Livestock being ignored during lockdown
Livestock being ignored during lockdown

The lockdown has not only affected migrant labourers and the poor adversely but it had also put a question mark on survival of livestock keepers in the state.

They are facing a shortage of fodder and a steep decline in demand and price of milk, says Sajal Kulkarni, an expert and activist in the field.

Kulkarni heads Centre for People’s Collective which works in livestock and rural development. In a special interaction with FPJ’s Pramod Chunchuwar, he shared the problems faced by pastoralists

What is the impact of lockdown on live-stock and pastoralists?

The pastoralists or livestock keepers are facing shortage of fodder. Though the state has not banned the sale of fodder, the non-availability of transport system is creating shortage. The livestock farmers are forced to buy the fodder at higher prices. While fodder is getting costly, there is no buyer for milk.

Livestock keepers have to sell the milk at a very low price. Though the state government has announced that it would buy milk from farmers, but on the ground the implementation of this announcement is hardly seen.

The Dhangar community is facing the worst impact of this lockdown. They shear their sheep before summer. This is done by the traditional shearers, but due to the lockdown, they are not able to travel. This sheep wool gives Rs 5,000 to 10,000 additional income to the herd owner.

They will miss income and this in future may impact the availability of wool in the market. Lockdown has also resulted in the non-availability of veterinary doctors in the rural part of Maharashtra. In Osmanabad, the farmers are facing the acute shortage of semen which is required for insemination of cows and buffalos.

What can be the immediate measures to increase the availability of fodder?

If the state government focus more on animal husbandry sector this will help counter the impact of financial recession as this sector gives early returns.

The govt should have an animal husbandry commission like in European countries which will regularly be in touch with all stakeholders and formulate and implement the policy for livestock keepers.

The state should have a pre-monsoon planning for fodder as the shortage of fodder is seen after the monsoon.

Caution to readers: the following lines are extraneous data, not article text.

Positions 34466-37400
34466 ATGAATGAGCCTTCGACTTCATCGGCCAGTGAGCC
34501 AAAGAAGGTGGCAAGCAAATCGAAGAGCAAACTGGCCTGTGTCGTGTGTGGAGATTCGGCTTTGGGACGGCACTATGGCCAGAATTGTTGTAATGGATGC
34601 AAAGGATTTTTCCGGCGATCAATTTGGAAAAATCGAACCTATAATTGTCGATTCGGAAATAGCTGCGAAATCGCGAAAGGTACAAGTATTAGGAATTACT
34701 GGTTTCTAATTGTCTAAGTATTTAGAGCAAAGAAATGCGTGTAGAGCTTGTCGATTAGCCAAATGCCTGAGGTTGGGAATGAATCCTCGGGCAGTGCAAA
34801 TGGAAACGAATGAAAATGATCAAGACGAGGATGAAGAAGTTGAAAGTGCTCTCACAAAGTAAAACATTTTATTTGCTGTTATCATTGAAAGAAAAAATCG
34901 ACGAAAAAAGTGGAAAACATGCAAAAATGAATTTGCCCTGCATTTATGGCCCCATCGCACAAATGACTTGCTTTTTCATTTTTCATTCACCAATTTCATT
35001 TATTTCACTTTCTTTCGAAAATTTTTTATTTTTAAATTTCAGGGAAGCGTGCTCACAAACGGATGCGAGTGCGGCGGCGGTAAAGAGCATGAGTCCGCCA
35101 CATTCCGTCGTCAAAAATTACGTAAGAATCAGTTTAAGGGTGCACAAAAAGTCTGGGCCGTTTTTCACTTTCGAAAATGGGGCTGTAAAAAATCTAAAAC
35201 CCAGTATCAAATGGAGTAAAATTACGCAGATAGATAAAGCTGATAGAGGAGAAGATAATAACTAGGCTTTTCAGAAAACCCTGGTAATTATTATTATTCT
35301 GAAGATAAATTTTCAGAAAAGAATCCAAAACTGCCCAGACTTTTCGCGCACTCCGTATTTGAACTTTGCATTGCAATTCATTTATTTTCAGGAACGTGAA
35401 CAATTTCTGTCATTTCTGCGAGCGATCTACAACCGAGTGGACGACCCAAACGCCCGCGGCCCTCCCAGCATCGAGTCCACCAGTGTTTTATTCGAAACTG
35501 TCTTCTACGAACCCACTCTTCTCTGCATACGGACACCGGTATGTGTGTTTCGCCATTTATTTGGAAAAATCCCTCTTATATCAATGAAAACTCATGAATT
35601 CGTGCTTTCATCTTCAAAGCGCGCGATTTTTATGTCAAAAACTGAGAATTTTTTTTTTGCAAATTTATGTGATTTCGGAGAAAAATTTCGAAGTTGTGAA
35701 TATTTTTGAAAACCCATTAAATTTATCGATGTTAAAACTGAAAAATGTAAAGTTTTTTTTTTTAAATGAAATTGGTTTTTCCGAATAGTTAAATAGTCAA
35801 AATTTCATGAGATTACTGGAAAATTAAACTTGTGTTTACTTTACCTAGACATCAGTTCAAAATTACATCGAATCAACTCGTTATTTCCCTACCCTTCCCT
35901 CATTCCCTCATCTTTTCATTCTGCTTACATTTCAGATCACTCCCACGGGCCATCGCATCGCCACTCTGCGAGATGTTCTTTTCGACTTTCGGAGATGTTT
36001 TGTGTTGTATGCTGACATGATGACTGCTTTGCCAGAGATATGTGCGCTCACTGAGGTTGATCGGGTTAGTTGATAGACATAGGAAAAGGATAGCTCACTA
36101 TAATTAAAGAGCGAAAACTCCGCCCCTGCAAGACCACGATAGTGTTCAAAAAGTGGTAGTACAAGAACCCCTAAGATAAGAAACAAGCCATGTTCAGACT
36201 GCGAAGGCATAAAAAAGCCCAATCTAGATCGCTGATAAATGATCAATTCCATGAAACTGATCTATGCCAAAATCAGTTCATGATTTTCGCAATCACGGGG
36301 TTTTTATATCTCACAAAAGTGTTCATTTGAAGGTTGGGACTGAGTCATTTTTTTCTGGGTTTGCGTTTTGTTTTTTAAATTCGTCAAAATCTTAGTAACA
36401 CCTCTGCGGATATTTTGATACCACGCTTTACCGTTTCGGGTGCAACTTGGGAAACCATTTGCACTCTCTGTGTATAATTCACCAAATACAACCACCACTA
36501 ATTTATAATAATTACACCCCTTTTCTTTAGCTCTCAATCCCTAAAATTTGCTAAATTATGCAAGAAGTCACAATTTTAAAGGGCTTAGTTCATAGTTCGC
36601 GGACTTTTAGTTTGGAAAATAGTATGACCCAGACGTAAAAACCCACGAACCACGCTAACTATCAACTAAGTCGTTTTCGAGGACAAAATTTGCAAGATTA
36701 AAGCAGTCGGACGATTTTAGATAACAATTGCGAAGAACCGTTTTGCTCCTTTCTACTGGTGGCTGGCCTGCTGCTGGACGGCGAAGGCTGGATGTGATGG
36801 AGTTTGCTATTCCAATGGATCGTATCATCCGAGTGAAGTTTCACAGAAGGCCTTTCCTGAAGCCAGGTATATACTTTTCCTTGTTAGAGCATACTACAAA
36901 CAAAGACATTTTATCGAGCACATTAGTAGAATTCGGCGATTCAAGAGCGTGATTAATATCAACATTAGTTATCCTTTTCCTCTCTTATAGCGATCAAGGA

The ban on animal husbandry in sanctuaries and semi-forest areas should be lifted. For this, a committee of representatives of local livestock breeders, veterinary experts and NGOs working for the livestock community should be immediately set up to chalk out a policy.

There should be a separate fodder development board to increase the availability of fodder. As per forest management plan of the state government, the state has 4 lakh hectares of fodder circle.

This should be developed which will solve the fodder shortage locally. Tribal and forest dwellers have got ownership of more than 3 lakh hectares. They too can be encouraged to cultivate fodder crop. This will also help lessen the burden of reverse migration.

Question- How life- stock policy can be useful for migrant labourers?

Due to lockdown, a large number of reverse migrations has taken place. A major part of this labour force has returned to their villages. They will not return to cities for at least next one year. Their presence in villages will add burden to the rural economy. But there are lots of things that the govt can do to create employment.

For example, the state government can promote bullock based agricultural implements, this has the potential to create at least 5,000 jobs in the first stage. Many universities have done extensive research on this. These labourers can be accommodated there.

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